Friday, December 01, 2006

What a quarter million dollars buys...

This is ridiculous. Someone paid $250,000 for a parking space in the Back Bay. Look…Mapquest shows you where!!! The other good part about this map is that I live somewhere on the page, but I won’t say where…hee hee.

I am certainly not the only person to ever bring this up, but that kind of money can buy you a pretty spectacular spot to live in most of the country. Heck, I grew up in the third biggest city in the county and a quarter of a million bucks buys a LOT. Same goes for my other place of residence…the Phoenix area. 250 large goes a long way out there, too.

But not here. It buys you a small parcel of bricks on which you can leave your car without getting towed or ticketed. I am not really sure why I bring this up, it is certainly not news to anyone.

Anyway, my point is that Real Estate costs gross amounts of money around here. The 250 grand for a parking space is not really representative, but don’t let that fool you…housing is expensive. I think the going rate around here for a condo is probably about $1,000 per square foot (so a 1,000 square foot apartment costs more than a million dollars.) That probably wouldn’t include parking, which we just learned is an entirely separate and expensive proposition.

Granted, this is pretty much the most expensive part of the city (as far as I know), and there are other parts that are less obscene. But it still probably costs $500 a square foot to find any place worth living…I am sort of guessing at that (anyone else in Boston, feel free to chime in).

And it doesn’t really get a whole lot better…all of the surrounding towns that would qualify as “nice” places are ridiculously expensive, too. Someone mentioned to me that Dedham is a town that is a little cheaper than some other towns in the area. The average single family property value in Dedham is $361,422. And that is the assessed value…the market value is probably $440K. And that counts as affordable around here.

Ok, I will confess. I was feeling kind of flush after my promotion and raise, and I thought “Gee, I wonder if I could buy a house somewhere.” Not that I don’t appreciate the enormous generosity of Smoking Hot Roommate, but, you know, I am kind of independent and stuff. Anyway, that idea got nixed pretty quickly.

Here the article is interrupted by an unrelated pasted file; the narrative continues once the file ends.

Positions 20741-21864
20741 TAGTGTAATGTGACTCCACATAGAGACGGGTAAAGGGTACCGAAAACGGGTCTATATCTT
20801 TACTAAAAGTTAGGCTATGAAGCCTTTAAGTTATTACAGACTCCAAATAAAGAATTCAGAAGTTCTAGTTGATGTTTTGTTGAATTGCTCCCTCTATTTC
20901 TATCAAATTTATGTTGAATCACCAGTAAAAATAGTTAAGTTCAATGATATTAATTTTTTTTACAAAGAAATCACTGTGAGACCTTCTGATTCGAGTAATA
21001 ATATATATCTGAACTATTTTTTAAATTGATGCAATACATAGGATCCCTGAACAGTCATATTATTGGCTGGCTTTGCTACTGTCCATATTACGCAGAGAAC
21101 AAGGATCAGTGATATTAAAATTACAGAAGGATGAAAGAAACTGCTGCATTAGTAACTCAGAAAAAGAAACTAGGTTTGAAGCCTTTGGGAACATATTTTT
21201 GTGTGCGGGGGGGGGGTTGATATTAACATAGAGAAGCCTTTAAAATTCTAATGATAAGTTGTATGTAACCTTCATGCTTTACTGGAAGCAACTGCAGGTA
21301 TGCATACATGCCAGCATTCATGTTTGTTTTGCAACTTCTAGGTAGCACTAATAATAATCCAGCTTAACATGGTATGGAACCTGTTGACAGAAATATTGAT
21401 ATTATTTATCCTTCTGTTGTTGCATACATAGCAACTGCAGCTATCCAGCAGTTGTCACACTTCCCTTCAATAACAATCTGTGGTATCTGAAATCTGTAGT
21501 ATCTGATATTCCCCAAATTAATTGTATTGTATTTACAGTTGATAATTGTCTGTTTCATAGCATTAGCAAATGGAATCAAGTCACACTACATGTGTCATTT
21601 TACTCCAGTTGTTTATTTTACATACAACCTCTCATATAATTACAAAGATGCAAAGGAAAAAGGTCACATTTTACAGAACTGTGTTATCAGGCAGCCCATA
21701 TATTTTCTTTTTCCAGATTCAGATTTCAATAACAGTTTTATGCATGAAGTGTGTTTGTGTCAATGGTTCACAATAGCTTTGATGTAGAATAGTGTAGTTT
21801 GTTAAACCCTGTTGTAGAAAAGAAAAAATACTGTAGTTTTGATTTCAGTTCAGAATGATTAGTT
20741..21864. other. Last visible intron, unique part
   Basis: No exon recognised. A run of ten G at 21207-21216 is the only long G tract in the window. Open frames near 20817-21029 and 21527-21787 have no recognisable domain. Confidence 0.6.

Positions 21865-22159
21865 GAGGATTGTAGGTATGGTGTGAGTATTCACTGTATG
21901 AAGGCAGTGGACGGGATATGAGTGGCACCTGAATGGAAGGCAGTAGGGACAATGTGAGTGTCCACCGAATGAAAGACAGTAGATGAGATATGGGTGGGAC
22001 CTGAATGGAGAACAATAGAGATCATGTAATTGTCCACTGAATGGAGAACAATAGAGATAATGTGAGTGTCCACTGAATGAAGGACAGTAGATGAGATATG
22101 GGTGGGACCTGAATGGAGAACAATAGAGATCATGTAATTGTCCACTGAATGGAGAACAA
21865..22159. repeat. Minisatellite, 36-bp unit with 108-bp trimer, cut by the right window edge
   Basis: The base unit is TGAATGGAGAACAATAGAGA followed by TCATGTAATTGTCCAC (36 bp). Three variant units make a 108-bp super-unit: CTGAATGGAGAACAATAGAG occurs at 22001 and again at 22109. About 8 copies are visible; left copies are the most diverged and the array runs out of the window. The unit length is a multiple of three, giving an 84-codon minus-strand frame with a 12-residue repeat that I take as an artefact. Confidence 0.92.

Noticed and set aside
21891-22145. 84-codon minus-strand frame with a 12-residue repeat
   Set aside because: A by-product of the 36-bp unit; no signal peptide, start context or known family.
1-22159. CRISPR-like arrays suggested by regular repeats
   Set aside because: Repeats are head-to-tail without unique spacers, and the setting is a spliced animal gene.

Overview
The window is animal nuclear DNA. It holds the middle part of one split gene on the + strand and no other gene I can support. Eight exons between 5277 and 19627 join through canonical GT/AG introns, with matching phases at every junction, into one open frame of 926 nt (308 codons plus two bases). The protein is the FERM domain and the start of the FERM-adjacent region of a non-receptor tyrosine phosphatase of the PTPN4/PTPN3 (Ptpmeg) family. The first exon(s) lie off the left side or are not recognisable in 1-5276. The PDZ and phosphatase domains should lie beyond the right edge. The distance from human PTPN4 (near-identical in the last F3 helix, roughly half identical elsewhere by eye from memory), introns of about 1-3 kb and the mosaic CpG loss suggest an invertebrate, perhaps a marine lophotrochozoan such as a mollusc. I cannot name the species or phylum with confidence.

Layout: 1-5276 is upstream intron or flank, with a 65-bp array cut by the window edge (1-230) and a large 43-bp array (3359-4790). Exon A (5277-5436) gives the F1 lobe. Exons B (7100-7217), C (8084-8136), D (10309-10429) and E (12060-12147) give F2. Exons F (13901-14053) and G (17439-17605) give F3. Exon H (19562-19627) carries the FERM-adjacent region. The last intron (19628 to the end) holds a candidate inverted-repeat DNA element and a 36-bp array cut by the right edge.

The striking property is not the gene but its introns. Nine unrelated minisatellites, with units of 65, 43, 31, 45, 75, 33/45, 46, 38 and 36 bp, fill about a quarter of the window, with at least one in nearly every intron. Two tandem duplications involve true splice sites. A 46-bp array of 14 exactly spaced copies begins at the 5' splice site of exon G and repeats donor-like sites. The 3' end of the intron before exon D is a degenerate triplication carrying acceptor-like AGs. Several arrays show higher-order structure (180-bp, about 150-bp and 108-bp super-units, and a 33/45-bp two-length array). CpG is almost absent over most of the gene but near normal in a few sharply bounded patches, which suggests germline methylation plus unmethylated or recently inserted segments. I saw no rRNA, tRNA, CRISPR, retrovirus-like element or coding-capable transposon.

But my question is, how do people do it? I probably make more money than a lot of single moms and dads...and that doesn’t even count the handouts from SHR, Big Sis and Papa Bear. So, how does a mother of two who makes $50,000 a year live around here? Surely there have to be some, right? Did she spend $250,000 or $300,000 on a little house far out from the city? Or does she spend $1,500 a month in rent somewhere?

The raw economics of it are horrifying. If you make $4,000 a month and immediately lose $1,500 of that to pay taxes, health insurance and the like, then you are left with $2,500 to raise a family with. Now, immediately throw out half of that for rent, or more for a mortgage and what are you left with? $1,000 a month to pay for food, clothes and entertainment for three people, plus a car, car insurance and everything else that goes into living?

I just don’t get it. How do people do it?


Dimples said...

I don't live in Boston and it's tough enough as it is!!

Jordan said...

I don't know how some people do it.. really, housing costs are skyrocketing. I know just in the Orlando, housing has more than doubled in the last few years. It was GREAT a few years ago, but then everyone caught on and bought a 'vacation' or 'investment' home (for 200 - 250k)... so many people did it, that the builders more than doubled their prices in less than 2 years. That 250k house down the street two years ago, now sells for $515k. So many people got so greedy by buying their houses and more than doubling the selling price less than 2 years later, that people have finally caught on and are saying "screw that!" then about 6 months ago, house buying came to a HALT. Finally people are lowering their asking prices... but they still have a way to go.
I'm a single mom too... but I'm a nurse. So I guess I can do double shifts the rest of my life.

Still just me said...

I was a single mother of 3 once. I had to live in a government subsidized apartment and get food stamps. I hated it, but I had to put a roof over the kids heads and feed them too. I was also working full time.

Ally said...

I think a lot of people rent instead of buying. It's amazing how many families carry significant consumer debt, so I'm guessing they are buying things on credit and just barely getting by each month. When I think about people who make minimum wage I really don't understand how they do it.